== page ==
Although a divorce and a property settlement are not the same thing, divorce lawyers in Sydney will be able to help you to deal with both processes. Property settlements are often the most contentious aspect to a divorce, and you will need a good solicitor to help get you a positive outcome.
While a divorce requires a year’s separation before it can be finalised, a property settlement can be negotiated as soon as the couple decide to split up. In fact, it is often best to sort out the settlement before the divorce is finalised, if only to allow the whole process to end quickly.
The steps for dividing property when a couple separate are complicated, and the process needs to be followed whether the partners were married, in a registered relationship or in a de facto relationship.
De facto relationships are the most complicated, because it is generally harder to establish the financial interdependence of the parties involved – and sometimes the mere existence of a relationship is disputed.
Even if the relationship was not a legal marriage, a divorce lawyer like the Norton Law Group will still be able to help with the property settlement.
The steps for the division of an estate can be very convoluted. Unless the couple agree to a split on their own, which is very rare and almost always ends in one partner worse off than they would have been if they had a lawyer, legal experts will be required to assess the situation.
Assets & Liabilities
The first step is to simply establish the assets and liabilities held by each partner, as well as joint assets. This step is a lot harder than it sounds, as the wealthier partner will often try to hide some of their money to get out of having to share all of it.
If one party is not cooperating, a forensic accountant might be needed to help to unravel complex financial structures. The cost of this will likely be recouped by a court order from the assets awarded to the party that is being deliberately obstructive.
Once it is clear what assets and liabilities are on the table, contributions by each partner are assessed. This is not just the amount of money earned by each partner. Indirect contributions such as housekeeping and childcare are also considered, and are often determined to have been at least as valuable as income.
Assets brought into the marriage and legacies that would have been left to only one member of the couple are also accounted for.
Next the future needs of each former partner will be considered. If one partner has a clearly higher earning potential than the other, they will be considered to have lower future needs and support. This is particularly true when one spouse has been responsible for childcare and housekeeping while the other has worked.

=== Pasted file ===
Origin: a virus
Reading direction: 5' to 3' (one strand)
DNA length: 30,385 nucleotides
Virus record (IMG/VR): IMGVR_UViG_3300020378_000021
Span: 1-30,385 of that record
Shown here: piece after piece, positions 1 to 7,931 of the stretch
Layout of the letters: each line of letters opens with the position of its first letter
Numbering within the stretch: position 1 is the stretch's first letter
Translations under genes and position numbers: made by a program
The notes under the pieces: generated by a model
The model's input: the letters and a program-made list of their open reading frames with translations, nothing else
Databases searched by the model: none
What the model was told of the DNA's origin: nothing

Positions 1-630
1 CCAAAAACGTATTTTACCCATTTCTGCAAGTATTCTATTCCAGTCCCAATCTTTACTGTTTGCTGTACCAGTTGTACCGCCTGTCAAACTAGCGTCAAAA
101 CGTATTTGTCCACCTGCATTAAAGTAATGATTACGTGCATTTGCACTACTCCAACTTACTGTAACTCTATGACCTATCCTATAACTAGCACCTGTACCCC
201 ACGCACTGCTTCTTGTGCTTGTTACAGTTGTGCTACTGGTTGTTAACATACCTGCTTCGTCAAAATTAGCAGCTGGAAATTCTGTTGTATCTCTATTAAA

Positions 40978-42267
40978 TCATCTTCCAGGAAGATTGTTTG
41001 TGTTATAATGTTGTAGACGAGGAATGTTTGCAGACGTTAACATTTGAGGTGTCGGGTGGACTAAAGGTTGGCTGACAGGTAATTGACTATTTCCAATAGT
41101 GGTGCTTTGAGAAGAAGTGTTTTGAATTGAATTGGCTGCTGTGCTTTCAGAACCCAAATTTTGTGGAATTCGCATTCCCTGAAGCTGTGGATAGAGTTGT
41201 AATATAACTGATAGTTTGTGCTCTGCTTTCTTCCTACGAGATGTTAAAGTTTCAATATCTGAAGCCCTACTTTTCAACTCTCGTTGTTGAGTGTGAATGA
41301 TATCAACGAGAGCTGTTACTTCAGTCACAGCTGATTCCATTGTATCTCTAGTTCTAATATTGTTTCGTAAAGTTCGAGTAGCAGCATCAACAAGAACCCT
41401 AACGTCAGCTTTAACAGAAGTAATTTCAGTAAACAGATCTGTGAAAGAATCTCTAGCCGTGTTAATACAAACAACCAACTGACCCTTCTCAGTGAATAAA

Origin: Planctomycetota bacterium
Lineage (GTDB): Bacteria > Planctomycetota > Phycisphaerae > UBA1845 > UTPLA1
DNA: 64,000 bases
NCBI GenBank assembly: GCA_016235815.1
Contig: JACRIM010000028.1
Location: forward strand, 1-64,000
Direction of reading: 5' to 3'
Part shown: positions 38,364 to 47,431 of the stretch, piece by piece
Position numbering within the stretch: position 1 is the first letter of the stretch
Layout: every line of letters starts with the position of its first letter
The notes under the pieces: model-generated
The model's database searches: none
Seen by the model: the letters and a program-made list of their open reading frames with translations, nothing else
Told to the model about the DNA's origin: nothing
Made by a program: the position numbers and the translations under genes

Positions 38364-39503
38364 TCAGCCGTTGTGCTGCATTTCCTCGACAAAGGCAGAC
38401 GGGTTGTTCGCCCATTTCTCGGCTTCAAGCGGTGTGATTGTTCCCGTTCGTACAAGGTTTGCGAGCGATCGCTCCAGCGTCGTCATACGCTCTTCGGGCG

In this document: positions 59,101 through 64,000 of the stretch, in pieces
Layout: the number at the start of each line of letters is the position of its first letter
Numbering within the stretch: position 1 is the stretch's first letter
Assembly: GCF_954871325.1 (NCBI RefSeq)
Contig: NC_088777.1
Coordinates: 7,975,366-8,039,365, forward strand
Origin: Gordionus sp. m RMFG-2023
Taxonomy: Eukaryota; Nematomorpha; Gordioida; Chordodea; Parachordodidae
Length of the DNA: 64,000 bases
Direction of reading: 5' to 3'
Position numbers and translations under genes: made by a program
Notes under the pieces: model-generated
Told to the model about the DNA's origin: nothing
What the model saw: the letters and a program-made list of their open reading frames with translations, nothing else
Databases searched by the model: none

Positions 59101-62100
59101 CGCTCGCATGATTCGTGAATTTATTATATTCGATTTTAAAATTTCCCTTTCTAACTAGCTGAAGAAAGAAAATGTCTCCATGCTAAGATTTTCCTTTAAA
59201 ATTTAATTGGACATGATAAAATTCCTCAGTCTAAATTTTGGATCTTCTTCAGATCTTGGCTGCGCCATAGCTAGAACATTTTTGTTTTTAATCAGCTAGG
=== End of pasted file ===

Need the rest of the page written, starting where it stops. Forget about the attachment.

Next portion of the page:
If there are children of the relationship, the parent with primary custody will also be judged to have greater needs in terms of money to support the children, as well as lower earning potential due to parenting responsibilities.
The age and health of each party will also factor into the future needs calculation, as will the support available to them from family. There have even been cases where one spouse has been judged to have lower future needs due to the expected size of their inheritance.
If one spouse has entered a new serious relationship by the time the settlement is finalised, this will also affect the property division – and most divorce lawyers in Sydney have seen cases where spouses have tried to hide new relationships.
After the size of the asset pool, the contributions by each party and the future needs of each spouse have been analysed, a fair division needs to be worked out. This is almost never an even split.
In reality, when a marriage ends the woman will usually get the lion’s share of the assets in the property division. This is largely because women are usually the primary caregiver for children, and men have greater earning power because they can focus on work while their wife does the housekeeping and childcare.
There have been cases where these gender roles have been reverses, and in these situations the man has come out of negotiations with the largest asset share.
If the couple reach an agreement without court intervention, it still needs to be approved by a judge. In cases where one party is clearly not getting a fair share, judges have been known to overturn agreements and order a more equitable division.
Because of the complexity of property settlements, and the many stages at which one spouse can hide information from the other, it is important to find a family law firm with good divorce lawyers in Sydney to help you with the process.